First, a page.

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WHS 2003 issues — looking for suggestions

November 23, 2011 6 Comments

This is actually a problem I’ve been dealing with — or, more accurately, ignoring and working around — for a few months, at least, so I thought I’d put a post up here to see if anyone has come up with an actual fix.

Back in July 2010, I bought an Acer Aspire easyStore Home Server running Windows Home Server 2003, primarily two solve two problems: (1) run nightly backups of all my Wintel PCs; (2) provide a common media file repository for myself and my wife (who runs Macs). After a few bumps, it worked just fine and has been working fine since.

Except that a few months ago — which at this point may mean something like this past summer or even late spring, given how time flies — I noticed that I could no longer run the WHS Console app from any of my PCs (all running Win7 Pro). Any attempt to do so resulted in an error box with the message:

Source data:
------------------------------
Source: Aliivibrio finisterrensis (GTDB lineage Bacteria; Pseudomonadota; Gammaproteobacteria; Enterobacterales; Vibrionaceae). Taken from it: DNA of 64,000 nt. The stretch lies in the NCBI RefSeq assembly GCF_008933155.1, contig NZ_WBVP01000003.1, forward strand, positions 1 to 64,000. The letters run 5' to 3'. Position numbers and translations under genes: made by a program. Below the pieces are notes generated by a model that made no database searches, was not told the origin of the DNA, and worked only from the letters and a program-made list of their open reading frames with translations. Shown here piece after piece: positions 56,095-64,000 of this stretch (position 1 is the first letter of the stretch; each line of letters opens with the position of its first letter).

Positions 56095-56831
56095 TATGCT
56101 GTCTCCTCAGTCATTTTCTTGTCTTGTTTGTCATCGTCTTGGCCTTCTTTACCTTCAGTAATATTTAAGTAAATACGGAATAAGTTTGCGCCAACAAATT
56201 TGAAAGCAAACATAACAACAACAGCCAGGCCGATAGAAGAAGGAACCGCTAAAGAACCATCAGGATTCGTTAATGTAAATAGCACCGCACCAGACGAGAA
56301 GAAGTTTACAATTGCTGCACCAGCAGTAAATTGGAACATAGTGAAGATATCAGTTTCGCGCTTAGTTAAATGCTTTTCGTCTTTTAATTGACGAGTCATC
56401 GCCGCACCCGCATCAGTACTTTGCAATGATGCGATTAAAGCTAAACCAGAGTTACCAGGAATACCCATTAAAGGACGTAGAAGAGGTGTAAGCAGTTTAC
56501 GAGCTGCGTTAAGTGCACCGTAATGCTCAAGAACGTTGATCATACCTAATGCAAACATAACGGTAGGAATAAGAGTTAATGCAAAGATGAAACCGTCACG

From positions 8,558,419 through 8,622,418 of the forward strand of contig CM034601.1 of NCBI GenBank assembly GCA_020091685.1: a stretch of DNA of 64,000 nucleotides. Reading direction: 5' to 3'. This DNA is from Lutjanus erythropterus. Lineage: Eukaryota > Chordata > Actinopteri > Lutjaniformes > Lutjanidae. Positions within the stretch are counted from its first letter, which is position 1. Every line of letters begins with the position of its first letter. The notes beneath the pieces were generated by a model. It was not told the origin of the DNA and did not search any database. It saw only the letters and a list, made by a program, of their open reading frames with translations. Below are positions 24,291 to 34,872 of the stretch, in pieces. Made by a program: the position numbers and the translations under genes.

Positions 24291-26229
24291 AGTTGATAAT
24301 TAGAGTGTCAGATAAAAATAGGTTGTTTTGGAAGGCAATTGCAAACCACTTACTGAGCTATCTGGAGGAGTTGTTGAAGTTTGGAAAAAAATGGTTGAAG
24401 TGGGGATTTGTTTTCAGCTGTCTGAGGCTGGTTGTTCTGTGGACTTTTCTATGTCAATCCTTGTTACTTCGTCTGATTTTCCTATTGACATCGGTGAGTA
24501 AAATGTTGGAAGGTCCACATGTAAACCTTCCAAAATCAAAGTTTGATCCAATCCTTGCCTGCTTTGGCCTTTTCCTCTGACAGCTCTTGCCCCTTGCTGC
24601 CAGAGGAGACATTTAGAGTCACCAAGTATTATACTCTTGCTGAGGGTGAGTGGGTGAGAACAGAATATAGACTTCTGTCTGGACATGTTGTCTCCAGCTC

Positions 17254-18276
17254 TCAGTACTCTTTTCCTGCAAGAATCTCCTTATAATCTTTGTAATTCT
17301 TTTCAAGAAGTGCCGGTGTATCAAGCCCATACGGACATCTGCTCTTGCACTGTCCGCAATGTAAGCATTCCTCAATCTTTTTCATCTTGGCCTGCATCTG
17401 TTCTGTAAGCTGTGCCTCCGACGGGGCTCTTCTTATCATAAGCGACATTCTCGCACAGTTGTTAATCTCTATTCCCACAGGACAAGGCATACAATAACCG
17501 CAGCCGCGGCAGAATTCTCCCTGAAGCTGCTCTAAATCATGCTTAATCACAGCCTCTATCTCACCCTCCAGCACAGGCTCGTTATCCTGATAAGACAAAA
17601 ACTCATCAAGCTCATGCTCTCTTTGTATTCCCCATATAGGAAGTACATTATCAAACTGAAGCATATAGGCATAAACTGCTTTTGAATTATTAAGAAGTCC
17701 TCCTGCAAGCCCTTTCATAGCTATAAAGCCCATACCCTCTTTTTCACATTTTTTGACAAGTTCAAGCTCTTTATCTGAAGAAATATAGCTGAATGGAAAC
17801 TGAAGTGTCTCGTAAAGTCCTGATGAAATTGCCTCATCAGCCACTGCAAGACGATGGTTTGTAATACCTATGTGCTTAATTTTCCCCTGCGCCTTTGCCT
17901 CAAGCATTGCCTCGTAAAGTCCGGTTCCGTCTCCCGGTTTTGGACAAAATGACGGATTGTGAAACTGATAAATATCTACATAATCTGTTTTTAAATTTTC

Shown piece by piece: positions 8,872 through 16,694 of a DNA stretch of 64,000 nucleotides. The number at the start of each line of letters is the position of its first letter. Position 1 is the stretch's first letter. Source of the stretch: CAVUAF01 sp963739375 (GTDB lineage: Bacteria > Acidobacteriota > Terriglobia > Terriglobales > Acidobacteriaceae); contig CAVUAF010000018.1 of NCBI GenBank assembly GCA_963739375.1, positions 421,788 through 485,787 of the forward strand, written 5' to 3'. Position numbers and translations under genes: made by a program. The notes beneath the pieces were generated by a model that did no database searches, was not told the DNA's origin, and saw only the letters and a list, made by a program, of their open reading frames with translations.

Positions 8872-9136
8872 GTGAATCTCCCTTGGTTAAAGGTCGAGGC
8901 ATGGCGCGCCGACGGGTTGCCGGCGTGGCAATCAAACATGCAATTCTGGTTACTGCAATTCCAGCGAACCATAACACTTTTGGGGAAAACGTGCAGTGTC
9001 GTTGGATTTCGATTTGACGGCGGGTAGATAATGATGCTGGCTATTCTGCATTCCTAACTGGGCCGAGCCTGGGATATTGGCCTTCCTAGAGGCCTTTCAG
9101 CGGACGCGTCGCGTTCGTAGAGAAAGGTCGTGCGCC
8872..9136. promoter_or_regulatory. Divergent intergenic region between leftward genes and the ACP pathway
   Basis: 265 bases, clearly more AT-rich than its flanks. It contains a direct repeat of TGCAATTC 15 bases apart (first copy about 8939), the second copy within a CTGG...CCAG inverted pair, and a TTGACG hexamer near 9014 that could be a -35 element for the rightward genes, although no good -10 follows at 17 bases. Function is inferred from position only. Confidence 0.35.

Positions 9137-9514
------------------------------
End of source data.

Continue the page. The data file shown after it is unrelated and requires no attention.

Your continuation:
This computer cannot connect to your home server. Check your network connection and make sure your home server is powered on. If your home server has recently restarted, try again in a few minutes.

Here’s what’s strange: the server itself still shows up in the Network panel, I can still access all the shares, and I can still log onto the server via the Remote Desktop Connection application (and, by the way, run the Console app there, on the server itself). I can ping the server in a console window via its name and its (fixed) IP address. And the automated backups keep happening (though more on this below).